A few weeks ago I met a remarkable young man from Pretoria at the Mountain Shadows Hotel in the heart of Ben 10 Country. He was there to attempt to be the first runner to complete the Ben 10. Coincidentally we were at the same hotel with our second MPSA group tour of the challenge. Jaco Pretorius (aged 45) is tall, lean and clearly very fit. He quietly approached me in the food queue to introduce himself. Today we bring you his story, the planning, the toughness, the elation and the prize. There will be more trail runners after him, but this man was the first. It's one heck of an achievement to complete the challenge in 4 days on foot.
Our newsletter this week is devoted entirely to Jaco's story, so sit back relax and read on. Next week, the newsletter will resume the format you are accustomed to. Here is Jaco's story:
"Our Challenge preparation started early in 2019, when a colleague, Dirk, and I started talking about doing the challenge. I’ve only been in the area once (April 2018) when I drove via Rhodes over Lundean’s and Naudes Nek on my way to Maclear. This was enough to wet my appetite for this beautiful part of South Africa.
Our early thoughts were to do the challenge over 6 days, as running those passes could be rather tough. Dirk and his son, Christo, would do it on the motorcycles, and I would attempt to run it. By May 2019, we had entered on the www.mountainpassessouthafrica.co.za website, and the real preparation had to start. We had targeted the long weekend in September as the best week to try to do it. This would then also be ideal preparation for my first Skyrun100 race happening mid-November in the same area.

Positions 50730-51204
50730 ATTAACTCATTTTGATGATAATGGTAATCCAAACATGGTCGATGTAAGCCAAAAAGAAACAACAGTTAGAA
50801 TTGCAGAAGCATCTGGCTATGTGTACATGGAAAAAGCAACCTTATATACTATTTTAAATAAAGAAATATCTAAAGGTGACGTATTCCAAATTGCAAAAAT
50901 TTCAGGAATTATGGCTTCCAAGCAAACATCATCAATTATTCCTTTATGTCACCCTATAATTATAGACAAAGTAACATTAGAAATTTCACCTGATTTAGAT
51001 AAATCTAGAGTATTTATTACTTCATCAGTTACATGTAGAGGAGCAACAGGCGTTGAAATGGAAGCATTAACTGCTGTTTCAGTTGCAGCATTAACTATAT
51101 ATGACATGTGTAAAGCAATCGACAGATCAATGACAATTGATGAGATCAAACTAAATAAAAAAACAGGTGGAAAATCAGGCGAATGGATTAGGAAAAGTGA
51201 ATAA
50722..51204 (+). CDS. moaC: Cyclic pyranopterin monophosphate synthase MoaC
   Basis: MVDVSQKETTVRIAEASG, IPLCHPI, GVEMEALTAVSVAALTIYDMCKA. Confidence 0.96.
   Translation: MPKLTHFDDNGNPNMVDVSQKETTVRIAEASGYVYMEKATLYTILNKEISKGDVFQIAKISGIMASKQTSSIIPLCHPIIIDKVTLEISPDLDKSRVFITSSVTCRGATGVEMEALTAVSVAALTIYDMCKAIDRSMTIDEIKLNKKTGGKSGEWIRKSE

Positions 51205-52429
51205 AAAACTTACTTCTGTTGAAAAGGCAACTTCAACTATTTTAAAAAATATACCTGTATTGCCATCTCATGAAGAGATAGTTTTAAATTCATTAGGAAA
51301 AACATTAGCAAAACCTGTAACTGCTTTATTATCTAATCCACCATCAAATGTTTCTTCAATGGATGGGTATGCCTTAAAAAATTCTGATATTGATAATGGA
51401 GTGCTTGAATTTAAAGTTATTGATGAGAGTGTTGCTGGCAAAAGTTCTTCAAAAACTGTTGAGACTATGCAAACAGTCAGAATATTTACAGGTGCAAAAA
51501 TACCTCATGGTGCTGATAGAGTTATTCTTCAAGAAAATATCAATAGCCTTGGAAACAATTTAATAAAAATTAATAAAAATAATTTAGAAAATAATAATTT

A lot of “google mapping” and reading on the passes happened between May and July to work out the optimum route, and we agreed to commit by August, as we could not delay the booking of accommodation any further.
By early August, after a less than ideal winter for me, I abandoned the thought of running Ben10, as I felt that my fitness level was not where it should be. I told Dirk the news, and he and another colleague, Gerhard, proceeded with their arrangements to do it. Gerhard would be the backup driver in the Ford Ranger, and Dirk and his son would do it on motorcycles. Seeing that they did not have to cater for me, they decided to do the challenge in 3 days, as it required less leave from work.
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Mountain Passes South Africa is a website dedicated to the research, documentation, photographing and filming of the mountain passes of South Africa.
Passes are classified according to provinces and feature a text description, Fact File including GPS data, a fully interactive dual-view map and a narrated YouTube video.
We are as passionate about maps as we are about mountain passes. A good map is a thing of beauty that can transport you into the mists of time or get your sense of adventure churning. It is a place to make discoveries about deserts and seas, mountains and lakes; of roads leading into places you have not been before; a place to pore over holiday destinations or weekend camping trips. A map is your window to the world.